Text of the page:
October 19th - Breakout: Panel: Digital Health Literacy and US College Students in the Time of COVID-19
The health literacy of college and university students has become a topic of increasing relevance during the COVID-19 pandemic. College students have extensive social/social media networks, often live and interact in close quarters, travel from home to school within and across states, and tend to use digital sources to find information. Health-related decisions and behaviors of these students will impact COVID-19 infection rates, health outcomes, and the economic welfare not just of campuses, but also of surrounding communities and local economies. A better understanding of health literacy and digital health literacy for this population is critical to building useful programs, developing policies, and disseminating relevant health information across colleges, universities, health systems, and public health departments. In this panel, we will discuss current research on the health literacy and digital health literacy of U.S. college students.
Kevin Dadaczynski, PhD
Professor for Health Communication and Information, Department of Nursing Health Sciences at the Fulda University of Applied Sciences, Germany
Kevin Dadaczynski, Ph.D., is a Professor for health communication and information in the Department of Nursing Health Sciences at the Fulda University of Applied Sciences, Germany. He is a member of the executive board of the Public Health Centre Fulda and the COVID-HL consortium. His research focus is on health literacy, health promotion and prevention with special interest on settings-based health promotion and on digital public health.
Professor, University at Albany School of Public Health
Jennifer Manganello, Ph.D., MPH, is a Professor at the University at Albany School of Public Health. Her work focuses on health communication research and combines ideas from the fields of public health and communication. She studies health literacy as well as media effects on attitudes, behaviors, and policies that put young people at risk for negative health outcomes. She applies a broad range of skills and methodologies (quantitative, qualitative, mixed methods) and conducts primary data collection and secondary data analysis. Her research often includes children, adolescents, and parents, especially those who are from populations affected by health disparities.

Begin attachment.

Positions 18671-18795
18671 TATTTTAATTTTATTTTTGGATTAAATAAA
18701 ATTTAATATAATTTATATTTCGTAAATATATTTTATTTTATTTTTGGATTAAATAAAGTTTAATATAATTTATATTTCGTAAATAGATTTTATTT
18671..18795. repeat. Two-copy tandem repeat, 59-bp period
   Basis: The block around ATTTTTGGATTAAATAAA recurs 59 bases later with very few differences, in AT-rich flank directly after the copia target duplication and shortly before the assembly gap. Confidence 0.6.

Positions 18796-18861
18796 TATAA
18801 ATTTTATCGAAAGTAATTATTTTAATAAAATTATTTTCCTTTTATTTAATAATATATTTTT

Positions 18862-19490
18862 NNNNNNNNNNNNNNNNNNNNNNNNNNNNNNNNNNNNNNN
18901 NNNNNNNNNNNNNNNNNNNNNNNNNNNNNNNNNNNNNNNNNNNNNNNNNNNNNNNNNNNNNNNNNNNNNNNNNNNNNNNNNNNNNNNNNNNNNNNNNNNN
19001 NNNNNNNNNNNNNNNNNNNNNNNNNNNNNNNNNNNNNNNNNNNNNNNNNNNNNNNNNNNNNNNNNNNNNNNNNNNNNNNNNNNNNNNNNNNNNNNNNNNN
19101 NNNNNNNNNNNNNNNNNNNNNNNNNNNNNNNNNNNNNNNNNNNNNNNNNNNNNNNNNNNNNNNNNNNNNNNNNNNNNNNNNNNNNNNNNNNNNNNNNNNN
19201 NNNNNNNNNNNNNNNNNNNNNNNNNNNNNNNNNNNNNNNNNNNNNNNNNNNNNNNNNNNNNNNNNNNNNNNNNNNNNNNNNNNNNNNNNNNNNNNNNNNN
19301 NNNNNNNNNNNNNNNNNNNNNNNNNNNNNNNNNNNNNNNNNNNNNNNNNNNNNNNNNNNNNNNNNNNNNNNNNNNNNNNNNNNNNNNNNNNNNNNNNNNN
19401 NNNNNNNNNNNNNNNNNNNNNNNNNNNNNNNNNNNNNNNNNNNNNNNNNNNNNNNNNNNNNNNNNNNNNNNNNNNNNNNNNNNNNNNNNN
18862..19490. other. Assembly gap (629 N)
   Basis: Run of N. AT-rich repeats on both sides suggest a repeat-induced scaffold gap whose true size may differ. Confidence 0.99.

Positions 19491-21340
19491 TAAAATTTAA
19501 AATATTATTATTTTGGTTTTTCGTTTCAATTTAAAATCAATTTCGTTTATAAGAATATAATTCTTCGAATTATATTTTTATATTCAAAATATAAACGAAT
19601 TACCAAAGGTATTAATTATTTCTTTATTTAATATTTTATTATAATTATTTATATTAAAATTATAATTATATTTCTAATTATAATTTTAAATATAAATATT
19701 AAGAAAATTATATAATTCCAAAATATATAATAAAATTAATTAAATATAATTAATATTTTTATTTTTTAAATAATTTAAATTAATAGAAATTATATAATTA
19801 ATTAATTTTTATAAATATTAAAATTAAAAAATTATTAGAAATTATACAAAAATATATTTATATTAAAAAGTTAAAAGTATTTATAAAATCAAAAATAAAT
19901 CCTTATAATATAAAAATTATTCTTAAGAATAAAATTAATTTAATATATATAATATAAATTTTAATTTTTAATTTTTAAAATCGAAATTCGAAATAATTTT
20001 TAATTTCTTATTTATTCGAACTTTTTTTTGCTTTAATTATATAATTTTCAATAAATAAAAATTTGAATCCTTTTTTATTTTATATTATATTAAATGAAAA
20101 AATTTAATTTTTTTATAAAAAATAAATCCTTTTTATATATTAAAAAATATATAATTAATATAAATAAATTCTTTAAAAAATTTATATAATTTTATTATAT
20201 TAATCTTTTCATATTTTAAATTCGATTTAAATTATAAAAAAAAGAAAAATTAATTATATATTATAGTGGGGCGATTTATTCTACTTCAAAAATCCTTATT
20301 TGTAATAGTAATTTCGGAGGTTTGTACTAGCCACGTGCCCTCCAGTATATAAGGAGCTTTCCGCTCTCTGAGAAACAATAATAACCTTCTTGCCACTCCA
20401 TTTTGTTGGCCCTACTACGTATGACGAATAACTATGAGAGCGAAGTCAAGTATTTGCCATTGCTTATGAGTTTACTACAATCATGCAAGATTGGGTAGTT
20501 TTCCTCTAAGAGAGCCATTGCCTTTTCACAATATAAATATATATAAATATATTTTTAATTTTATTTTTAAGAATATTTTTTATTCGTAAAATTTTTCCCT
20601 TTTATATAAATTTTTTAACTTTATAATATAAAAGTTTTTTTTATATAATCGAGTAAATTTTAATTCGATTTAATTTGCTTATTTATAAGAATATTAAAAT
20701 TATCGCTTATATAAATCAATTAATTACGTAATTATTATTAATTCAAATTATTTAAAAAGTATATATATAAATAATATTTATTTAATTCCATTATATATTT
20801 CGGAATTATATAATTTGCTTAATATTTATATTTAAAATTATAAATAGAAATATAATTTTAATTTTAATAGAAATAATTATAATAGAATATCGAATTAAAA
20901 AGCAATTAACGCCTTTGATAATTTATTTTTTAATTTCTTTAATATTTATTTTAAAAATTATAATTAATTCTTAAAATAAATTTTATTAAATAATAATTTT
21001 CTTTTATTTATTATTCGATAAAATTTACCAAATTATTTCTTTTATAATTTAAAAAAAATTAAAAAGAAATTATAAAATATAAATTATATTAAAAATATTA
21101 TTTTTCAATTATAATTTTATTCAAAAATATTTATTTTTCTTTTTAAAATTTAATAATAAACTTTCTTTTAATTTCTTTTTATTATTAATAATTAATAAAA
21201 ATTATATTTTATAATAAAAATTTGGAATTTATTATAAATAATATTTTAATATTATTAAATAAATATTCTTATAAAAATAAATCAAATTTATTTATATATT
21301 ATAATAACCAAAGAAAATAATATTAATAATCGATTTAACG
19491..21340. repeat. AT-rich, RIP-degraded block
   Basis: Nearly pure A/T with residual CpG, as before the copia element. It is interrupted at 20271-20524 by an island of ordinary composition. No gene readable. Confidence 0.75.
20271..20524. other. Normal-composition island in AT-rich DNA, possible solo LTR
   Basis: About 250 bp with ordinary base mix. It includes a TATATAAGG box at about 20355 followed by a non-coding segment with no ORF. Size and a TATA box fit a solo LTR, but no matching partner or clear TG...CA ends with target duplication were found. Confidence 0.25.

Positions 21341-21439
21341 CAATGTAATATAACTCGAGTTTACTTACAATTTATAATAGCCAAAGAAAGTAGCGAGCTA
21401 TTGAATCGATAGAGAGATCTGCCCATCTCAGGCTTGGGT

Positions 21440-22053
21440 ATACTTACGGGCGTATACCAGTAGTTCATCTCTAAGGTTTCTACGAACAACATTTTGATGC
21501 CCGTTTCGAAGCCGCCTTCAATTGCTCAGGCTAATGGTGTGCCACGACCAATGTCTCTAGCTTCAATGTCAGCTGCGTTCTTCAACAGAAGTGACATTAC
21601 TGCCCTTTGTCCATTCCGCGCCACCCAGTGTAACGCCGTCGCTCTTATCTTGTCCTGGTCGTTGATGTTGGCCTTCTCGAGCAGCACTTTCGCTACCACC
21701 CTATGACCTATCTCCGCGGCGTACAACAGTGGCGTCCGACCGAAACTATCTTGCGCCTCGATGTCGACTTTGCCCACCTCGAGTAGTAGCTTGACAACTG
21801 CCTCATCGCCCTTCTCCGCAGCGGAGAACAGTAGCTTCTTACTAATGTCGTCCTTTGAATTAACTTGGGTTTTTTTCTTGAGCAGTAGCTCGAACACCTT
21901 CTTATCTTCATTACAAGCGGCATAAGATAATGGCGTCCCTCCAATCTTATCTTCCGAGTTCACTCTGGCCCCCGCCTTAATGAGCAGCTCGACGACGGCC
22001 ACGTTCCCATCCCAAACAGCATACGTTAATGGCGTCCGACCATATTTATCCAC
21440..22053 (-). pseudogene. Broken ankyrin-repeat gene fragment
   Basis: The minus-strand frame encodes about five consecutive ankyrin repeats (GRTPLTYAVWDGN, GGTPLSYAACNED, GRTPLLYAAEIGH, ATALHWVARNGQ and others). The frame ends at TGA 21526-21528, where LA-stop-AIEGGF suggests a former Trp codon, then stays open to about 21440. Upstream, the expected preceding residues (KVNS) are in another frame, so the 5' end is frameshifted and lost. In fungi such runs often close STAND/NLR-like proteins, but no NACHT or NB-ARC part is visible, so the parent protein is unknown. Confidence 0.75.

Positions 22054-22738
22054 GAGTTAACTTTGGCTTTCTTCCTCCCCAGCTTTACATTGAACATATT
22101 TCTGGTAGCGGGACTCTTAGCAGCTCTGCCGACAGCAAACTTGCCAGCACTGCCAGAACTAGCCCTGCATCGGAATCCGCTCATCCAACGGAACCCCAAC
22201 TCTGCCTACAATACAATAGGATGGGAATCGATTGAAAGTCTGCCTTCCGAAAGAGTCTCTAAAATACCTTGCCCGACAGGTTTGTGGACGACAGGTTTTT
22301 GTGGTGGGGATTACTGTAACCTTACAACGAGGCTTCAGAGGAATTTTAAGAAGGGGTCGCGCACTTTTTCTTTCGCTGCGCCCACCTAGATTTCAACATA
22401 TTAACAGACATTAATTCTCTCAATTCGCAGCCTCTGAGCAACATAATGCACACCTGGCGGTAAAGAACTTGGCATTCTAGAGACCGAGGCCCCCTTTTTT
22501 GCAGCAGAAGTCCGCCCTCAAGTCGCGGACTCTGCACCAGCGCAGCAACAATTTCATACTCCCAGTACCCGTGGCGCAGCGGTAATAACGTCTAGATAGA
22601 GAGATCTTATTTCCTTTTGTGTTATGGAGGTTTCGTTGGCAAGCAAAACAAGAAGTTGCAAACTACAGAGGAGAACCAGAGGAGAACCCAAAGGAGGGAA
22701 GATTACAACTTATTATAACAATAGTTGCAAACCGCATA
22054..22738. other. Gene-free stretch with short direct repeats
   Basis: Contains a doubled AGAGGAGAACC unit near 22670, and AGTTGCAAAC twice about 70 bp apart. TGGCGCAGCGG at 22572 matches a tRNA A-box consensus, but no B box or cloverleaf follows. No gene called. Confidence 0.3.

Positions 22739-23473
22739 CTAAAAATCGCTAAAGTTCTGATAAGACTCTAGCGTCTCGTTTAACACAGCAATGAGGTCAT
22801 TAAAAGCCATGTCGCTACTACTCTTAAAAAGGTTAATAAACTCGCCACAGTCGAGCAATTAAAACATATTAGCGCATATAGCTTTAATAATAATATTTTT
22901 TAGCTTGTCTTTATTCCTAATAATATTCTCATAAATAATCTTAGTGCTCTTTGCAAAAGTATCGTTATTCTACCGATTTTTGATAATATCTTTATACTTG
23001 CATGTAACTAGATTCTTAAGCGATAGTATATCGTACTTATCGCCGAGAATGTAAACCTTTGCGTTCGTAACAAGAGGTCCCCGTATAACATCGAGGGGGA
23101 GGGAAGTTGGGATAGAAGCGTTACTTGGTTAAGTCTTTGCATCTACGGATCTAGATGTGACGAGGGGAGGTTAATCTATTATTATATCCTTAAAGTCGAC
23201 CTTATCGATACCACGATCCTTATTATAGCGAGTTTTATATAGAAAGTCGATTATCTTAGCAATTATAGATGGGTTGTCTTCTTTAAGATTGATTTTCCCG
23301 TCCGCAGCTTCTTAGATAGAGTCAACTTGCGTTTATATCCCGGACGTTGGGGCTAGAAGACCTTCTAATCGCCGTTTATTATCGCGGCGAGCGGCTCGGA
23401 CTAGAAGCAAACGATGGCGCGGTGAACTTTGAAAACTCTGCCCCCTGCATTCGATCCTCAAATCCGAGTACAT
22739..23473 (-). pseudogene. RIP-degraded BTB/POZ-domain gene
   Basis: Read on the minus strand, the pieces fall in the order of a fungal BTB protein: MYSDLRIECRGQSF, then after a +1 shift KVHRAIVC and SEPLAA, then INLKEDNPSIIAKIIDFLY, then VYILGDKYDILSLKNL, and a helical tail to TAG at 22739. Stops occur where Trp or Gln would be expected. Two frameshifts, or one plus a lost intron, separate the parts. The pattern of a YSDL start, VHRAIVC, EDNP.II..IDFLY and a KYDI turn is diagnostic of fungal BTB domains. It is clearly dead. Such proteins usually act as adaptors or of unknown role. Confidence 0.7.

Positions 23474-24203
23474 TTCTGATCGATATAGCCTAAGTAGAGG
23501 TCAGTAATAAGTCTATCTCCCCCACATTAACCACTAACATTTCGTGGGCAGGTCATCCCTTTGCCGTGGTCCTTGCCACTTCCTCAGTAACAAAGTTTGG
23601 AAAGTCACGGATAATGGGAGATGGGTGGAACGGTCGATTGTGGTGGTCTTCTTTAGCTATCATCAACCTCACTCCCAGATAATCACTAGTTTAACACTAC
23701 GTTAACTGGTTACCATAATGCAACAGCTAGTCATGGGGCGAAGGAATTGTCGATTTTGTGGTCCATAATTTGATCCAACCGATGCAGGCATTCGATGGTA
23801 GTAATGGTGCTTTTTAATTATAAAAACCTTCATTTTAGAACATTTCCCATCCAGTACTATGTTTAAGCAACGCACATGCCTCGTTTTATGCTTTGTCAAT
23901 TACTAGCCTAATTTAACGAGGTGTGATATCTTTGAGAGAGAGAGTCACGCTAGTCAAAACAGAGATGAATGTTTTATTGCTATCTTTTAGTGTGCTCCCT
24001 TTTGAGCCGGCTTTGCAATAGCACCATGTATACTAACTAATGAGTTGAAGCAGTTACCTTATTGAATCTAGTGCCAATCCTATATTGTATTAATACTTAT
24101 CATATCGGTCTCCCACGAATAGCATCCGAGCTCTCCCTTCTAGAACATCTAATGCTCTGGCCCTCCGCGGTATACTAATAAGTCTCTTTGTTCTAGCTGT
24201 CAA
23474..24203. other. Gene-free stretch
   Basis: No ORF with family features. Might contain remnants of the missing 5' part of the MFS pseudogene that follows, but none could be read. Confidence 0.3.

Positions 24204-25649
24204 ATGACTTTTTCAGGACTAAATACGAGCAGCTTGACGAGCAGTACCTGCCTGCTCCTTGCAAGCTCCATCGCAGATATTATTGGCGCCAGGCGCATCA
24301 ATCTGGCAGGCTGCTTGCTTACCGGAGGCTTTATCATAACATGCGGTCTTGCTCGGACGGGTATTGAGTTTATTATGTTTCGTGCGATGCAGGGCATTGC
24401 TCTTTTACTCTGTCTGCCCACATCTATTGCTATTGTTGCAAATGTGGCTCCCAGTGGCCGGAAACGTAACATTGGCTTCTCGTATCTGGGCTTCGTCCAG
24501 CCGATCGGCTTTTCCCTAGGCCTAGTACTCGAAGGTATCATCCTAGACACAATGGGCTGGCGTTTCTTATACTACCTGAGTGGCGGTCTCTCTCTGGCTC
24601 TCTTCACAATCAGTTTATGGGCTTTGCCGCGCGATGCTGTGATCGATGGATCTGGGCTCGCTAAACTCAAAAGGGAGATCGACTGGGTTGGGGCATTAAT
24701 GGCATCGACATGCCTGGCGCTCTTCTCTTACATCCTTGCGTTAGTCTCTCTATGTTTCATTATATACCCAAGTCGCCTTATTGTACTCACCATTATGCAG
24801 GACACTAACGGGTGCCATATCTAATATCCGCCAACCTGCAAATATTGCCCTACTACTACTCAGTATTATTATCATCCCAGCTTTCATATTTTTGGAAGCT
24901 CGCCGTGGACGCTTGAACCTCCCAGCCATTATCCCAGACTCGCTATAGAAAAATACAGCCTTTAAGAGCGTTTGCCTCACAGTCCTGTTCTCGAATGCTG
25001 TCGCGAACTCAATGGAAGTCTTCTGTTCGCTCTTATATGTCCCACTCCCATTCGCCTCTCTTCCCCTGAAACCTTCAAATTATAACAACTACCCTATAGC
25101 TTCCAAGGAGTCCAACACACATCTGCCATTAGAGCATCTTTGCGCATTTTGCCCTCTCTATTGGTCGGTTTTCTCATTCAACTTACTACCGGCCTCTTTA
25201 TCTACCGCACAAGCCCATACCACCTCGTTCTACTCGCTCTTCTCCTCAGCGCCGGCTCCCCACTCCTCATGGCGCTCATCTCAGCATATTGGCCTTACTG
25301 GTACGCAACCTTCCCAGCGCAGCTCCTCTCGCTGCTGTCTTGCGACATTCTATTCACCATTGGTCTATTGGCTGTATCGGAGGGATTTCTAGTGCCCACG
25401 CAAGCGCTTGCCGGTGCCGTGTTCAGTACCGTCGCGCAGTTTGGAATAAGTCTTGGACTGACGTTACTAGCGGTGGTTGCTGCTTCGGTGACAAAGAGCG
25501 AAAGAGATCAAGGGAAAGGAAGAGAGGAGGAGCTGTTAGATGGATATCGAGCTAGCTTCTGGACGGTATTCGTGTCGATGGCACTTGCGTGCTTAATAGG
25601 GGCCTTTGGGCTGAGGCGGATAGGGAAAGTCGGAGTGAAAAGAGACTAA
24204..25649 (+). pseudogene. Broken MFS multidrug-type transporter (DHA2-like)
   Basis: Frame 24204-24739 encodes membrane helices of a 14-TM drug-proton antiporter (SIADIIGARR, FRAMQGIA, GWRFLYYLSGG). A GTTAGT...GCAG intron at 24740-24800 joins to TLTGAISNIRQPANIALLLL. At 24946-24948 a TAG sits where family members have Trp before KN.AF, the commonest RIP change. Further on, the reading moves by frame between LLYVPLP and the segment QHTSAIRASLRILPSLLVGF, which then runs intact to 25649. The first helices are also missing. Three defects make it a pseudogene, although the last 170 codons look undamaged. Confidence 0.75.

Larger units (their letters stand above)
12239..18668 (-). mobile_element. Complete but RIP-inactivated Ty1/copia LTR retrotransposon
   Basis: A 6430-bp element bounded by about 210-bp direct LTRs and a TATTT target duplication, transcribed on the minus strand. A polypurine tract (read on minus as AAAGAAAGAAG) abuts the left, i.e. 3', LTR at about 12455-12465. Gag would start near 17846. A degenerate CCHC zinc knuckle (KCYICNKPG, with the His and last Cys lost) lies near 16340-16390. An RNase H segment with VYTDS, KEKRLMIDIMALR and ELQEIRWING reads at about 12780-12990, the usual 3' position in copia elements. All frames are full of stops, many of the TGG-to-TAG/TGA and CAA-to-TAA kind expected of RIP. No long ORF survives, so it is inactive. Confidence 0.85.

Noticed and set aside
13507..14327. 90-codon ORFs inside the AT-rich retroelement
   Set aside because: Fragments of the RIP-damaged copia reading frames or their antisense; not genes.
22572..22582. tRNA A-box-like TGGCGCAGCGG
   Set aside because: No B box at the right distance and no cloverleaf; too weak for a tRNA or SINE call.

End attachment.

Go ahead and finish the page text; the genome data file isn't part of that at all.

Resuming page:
Phillip Massey, OhD
Associate Professor, Department of Community Health and Prevention at the Drexel Dornsife School of Public Health
Philip Massey, Ph.D., is an Associate Professor in the Department of Community Health and Prevention at the Drexel Dornsife School of Public Health in Philadelphia, PA, joining the school in September 2013. His research focuses on public health communication, health literacy, and emerging media technologies, and works both in the U.S. and in sub-Saharan Africa. He is currently exploring how to better use non-traditional public health data sources, such as online search behaviors and social media posts, to inform and strengthen public health research and practice.
Tetine Sentell, PhD
Professor and Director, Office of Public Health Studies at the University of Hawai‘i at Mānoa
Tetine Sentell (moderator), PhD, is Professor and Director of the Office of Public Health Studies at the University of Hawai‘i at Mānoa. She co-leads the Healthy Hawai‘i Initiative Evaluation Team and her research focuses on untangling the complex relationship between health disparities, education, literacy, English language proficiency, and other social factors. She is especially interested in the role of community, social, and family level variables, especially how social networks can support and sustain health literacy.